Dow Jones Industrial Average (DJIA)
What It Is:
The Dow Jones Industrial Average (DJIA), sometimes referred to as simply the Dow, is one of several well-known stock market indices. The DJIA was created by Charles Dow, founder of the Journal, to measure the daily stock price movements of 30 large, publicly-owned U.S. companies.
How It Works/Example:
The Dow Jones Industrial Average was originally intended to measure the movements of companies within the heavy industry, like construction companies and businesses dealing with heavy products. Today, however, that name is strictly historical; very few of the index's 30 companies have anything to do with industrial goods.
The 30 blue-chip companies, considered to be the leaders of the economy, are chosen by the editors of the Journal, a practice that dates back to its inception in 1896.
The DJIA is price-weighted, meaning that the movement in stocks with higher prices impacts the Dow more than stocks with lower prices. The Dow's daily value is not the true average of the 30 stocks' prices, but is actually the sum of the prices divided by the Dow divisor, which is adjusted in cases of stock splits, spinoffs and other structural changes to keep the weighting constant and maintain continuity.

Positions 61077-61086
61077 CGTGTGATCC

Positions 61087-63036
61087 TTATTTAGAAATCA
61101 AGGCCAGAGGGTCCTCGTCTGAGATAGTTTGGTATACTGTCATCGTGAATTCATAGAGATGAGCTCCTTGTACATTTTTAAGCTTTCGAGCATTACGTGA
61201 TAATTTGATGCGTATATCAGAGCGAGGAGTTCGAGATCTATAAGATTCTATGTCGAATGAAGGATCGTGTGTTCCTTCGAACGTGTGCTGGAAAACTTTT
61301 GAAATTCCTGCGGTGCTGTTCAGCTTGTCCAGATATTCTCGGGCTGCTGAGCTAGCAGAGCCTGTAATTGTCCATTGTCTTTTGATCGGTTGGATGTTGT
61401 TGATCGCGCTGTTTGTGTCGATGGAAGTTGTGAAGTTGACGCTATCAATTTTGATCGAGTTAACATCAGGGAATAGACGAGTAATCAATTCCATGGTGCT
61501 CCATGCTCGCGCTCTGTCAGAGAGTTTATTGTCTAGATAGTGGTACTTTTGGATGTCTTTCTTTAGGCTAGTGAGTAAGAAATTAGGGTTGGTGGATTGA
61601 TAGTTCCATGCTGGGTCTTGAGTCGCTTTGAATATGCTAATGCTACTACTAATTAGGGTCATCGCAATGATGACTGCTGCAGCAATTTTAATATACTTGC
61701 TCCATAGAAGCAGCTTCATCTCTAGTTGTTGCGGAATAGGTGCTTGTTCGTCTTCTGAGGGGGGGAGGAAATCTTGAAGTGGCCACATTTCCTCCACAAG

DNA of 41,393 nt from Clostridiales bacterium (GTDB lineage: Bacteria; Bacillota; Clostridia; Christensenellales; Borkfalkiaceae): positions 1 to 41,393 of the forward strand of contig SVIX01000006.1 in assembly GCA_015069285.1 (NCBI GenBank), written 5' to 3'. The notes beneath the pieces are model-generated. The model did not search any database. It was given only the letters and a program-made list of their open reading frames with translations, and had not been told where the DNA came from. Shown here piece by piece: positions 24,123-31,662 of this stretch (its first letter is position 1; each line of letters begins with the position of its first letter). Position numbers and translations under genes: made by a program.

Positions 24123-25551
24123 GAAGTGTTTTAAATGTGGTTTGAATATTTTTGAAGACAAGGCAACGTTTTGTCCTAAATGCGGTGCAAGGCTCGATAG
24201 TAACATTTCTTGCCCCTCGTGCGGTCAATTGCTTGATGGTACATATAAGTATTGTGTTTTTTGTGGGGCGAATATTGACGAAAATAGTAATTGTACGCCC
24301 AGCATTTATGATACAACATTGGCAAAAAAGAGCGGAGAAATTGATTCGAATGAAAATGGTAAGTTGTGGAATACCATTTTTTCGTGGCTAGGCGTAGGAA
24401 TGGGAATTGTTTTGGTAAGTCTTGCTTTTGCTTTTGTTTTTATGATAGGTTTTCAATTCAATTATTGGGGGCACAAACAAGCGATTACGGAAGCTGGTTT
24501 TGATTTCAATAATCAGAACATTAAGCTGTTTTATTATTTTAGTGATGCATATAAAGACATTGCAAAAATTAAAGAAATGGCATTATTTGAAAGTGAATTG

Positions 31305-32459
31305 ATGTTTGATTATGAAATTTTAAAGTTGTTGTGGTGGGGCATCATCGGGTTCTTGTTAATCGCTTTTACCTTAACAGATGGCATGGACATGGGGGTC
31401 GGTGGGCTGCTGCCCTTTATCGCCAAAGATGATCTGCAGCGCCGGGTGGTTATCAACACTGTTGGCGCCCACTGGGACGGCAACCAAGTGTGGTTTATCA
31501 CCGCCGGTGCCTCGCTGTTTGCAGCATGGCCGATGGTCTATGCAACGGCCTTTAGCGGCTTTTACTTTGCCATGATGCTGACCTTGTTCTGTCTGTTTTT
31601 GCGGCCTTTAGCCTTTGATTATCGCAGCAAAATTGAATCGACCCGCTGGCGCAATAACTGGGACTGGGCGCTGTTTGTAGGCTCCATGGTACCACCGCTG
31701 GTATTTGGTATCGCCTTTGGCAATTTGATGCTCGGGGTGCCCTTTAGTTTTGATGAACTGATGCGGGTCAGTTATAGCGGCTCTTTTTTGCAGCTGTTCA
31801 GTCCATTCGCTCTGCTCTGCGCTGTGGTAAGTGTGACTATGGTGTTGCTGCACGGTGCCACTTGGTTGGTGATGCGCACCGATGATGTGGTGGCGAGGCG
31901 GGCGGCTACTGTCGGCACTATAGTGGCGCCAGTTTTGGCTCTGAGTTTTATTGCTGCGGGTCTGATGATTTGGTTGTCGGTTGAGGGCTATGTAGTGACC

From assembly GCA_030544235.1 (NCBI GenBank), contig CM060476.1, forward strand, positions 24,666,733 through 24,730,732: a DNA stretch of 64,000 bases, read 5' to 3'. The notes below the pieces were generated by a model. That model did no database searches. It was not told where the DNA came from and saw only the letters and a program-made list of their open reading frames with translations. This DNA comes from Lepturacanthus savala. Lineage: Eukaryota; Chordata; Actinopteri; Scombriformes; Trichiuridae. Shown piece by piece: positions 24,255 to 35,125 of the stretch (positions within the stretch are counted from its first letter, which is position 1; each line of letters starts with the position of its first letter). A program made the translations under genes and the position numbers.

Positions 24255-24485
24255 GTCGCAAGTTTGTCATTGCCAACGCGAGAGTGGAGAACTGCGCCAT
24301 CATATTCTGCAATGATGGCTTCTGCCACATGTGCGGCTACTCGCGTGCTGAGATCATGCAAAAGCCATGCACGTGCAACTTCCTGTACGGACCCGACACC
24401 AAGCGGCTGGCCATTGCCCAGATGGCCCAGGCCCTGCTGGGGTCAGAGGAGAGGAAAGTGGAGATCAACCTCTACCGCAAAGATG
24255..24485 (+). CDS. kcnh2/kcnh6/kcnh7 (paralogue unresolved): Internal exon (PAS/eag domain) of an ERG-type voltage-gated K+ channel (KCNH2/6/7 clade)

The Dow is one of the most closely watched tracking stock market activity. Although it was created to track the performance of the U.S. industrial sector, it now is seen as a proxy for general market conditions.benchmarks
Today's Dow components are:
Why It Matters:
Although it is the most widely recognized of all the market's performance (since its movements are based only on 30 companies).
It is also criticized because as a price-weighted index (as opposed to market-weighted ) price changes in some world's largest companies, including General Electric, Microsoft and Pfizer, actually have a lower impact on the Dow's performance than smaller members that happen to trade at higher prices.